Often, individuals from opposite genders fail to understand communications conveyed by one another. Even in the modern workplace, misunderstandings and misinterpretations are still rife between the two genders. This can lead to conflict, lack of cohesion, or enmity in some cases. As an organization, it is key to take note of the different communication styles used by men and women to create a conducive workplace. Environments that are comfortable for both genders enhance cooperation and general productivity. Below are the differences in communication styles between women and men.
Relationships Versus Tasks
Men are generally more task-oriented than women. They prefer to give a hands-on approach to projects and work activities. Men tend to build relationships as they work on the project. Women, on the other hand, are relationship-oriented. They give preference to first creating relationships with colleagues before they begin a task. As such, they get to know who is who, and whom to ask in case of doubt. Women are also comfortable with asking what they do not know. Men are not very comfortable with constantly asking questions.
While processing facts and information, women prefer to seek various options and opinions verbally through consultation. However, men, in most cases, handle different kinds of information internally. This is one area that causes misunderstandings between men and women. Some men might perceive that when a woman is verbally seeking options, she is simply courting attention or does not understand her task. Whereas women might believe that a man is uncooperative.
Women are generally consensus-oriented in their leadership strategies. They tend to listen more to others’ opinions and ask for feedback. For example, after purchasing a custom writing service, female students might tend to seek more complicit explanations for things they do not understand. Men, on the other hand, are more hierarchical in their leadership strategy. In most cases, they prefer to only consult with a small group of people whom they believe to be of a similar caliber if it is necessary.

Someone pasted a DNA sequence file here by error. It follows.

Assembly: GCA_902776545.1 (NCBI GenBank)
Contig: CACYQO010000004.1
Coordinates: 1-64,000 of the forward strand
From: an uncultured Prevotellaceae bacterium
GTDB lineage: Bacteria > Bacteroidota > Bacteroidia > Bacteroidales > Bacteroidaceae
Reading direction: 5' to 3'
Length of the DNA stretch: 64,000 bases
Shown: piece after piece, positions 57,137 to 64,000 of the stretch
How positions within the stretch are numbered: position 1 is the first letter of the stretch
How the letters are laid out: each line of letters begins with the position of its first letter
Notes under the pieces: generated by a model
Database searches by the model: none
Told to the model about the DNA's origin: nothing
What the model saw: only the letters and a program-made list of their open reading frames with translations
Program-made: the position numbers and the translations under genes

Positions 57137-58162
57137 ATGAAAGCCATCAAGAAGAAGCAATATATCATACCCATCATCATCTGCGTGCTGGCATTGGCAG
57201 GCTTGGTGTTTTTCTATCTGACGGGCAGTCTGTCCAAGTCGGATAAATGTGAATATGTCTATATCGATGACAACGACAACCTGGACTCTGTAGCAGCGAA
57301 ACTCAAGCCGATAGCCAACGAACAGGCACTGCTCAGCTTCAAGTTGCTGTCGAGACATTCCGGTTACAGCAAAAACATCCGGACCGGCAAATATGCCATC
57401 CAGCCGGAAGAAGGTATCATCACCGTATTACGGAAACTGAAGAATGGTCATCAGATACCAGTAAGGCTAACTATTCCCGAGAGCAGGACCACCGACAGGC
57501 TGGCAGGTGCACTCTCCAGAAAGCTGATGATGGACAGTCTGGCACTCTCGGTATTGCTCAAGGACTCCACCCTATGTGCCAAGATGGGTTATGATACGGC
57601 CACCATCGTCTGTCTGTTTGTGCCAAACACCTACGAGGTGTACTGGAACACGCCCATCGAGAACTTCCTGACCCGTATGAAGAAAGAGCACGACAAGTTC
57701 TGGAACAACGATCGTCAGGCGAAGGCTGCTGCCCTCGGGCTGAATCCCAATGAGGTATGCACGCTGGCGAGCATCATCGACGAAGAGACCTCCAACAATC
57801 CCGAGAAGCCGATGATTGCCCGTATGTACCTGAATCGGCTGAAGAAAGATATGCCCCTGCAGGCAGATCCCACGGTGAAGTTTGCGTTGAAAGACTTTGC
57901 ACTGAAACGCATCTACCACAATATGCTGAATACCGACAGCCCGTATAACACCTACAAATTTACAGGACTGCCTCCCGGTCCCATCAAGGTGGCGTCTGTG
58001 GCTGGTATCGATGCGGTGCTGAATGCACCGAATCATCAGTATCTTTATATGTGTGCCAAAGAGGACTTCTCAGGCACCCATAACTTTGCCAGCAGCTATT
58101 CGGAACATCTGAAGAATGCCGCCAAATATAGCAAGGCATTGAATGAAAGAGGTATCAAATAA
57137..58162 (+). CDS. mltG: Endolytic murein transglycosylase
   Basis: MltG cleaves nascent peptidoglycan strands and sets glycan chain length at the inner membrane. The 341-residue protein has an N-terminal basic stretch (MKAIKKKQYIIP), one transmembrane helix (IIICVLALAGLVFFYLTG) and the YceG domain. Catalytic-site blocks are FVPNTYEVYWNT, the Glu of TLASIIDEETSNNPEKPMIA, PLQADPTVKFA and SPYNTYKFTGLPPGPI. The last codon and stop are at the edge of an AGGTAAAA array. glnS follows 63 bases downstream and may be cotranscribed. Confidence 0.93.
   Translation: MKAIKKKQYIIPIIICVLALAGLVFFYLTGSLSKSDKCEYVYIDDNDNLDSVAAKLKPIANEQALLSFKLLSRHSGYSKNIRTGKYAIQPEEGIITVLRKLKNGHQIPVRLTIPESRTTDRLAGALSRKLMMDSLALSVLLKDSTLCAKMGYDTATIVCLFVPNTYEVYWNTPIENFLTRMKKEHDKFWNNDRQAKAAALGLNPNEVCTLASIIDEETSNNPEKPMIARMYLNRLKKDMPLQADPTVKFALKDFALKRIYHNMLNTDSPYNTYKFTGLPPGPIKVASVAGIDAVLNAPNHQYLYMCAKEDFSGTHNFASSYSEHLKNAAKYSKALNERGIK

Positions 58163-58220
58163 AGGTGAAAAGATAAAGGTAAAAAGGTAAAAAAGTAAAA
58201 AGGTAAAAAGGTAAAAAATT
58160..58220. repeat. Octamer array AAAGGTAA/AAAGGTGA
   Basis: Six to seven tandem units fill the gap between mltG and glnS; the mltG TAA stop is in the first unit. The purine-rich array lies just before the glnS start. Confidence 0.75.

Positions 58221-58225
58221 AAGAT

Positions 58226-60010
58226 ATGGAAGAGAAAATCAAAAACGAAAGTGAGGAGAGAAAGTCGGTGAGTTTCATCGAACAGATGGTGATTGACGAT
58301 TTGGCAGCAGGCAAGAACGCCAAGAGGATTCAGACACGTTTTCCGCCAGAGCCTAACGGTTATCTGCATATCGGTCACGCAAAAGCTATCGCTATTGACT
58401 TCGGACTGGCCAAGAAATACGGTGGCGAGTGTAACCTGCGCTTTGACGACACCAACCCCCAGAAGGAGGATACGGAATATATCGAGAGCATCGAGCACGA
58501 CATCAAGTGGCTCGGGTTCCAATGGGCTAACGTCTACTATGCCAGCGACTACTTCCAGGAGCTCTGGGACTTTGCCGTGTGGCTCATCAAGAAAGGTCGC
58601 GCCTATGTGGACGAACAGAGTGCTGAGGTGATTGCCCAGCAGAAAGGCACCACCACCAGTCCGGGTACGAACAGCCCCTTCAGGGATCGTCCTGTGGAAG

Likewise, there are stereotypes among men that prevent the majority of women from rising to the top. Some of them can be summed up as follows:
- The hierarchical leadership style is the most effective.
- That women are generally not strategic, and therefore unfit for top leadership.
- Male leaders married to women who work at home experience difficulty in perceiving women as suitable leaders of an organization. As such, they do not give big considerations to women aiming for top positions.
- A general assumption that most women do not intend to stay in the workforce permanently. That they are working for the short-term, and will probably take some time off to raise their children.
In terms of non-verbal communication, women tend to nod their heads as a sign that they are listening. Sometimes men get surprised that women disagree with them, yet the women were nodding all along. For men, nodding is a sign of agreement. While listening, men do not make anybody’s movements. So a woman might perceive that the man is inattentive or bored. As such, the woman might repeat herself multiple times.
What’s more, a man might feel that a woman is talking too much or has some insecurities. As a result, a man might think that such a woman is not fit for leadership. Women tend to make more eye contact during conversations and prefer to approach people from the front. Some men might feel challenged by such behavior. Men generally believe that excessive eye contact is too personal.
While approaching, men prefer to come from the back or sideways. They also tend to stand or sit similarly while conversing. Women might perceive someone who prefers talking side to side as not being honest or upfront.
Men still take the lion’s share of conversation time and space in most organizations. Women, however, might try to achieve more equality within the room, though some studies contradict this claim. It is also said that men interrupt women a lot more than women interrupt them. Likewise, men generally talk over women to a greater extent. All these behaviors can result in miscommunications between the two genders during non-verbal communication. Misunderstandings can lead to a loss in team cohesiveness and a breakdown in communication. This can tremendously hamper productivity.
Lastly, to ensure that women and men understand each other, it is important to enlighten them on intersexual communication differences and sensitize people against gender stereotypes. People should also be made to recognize different styles of leadership and communication.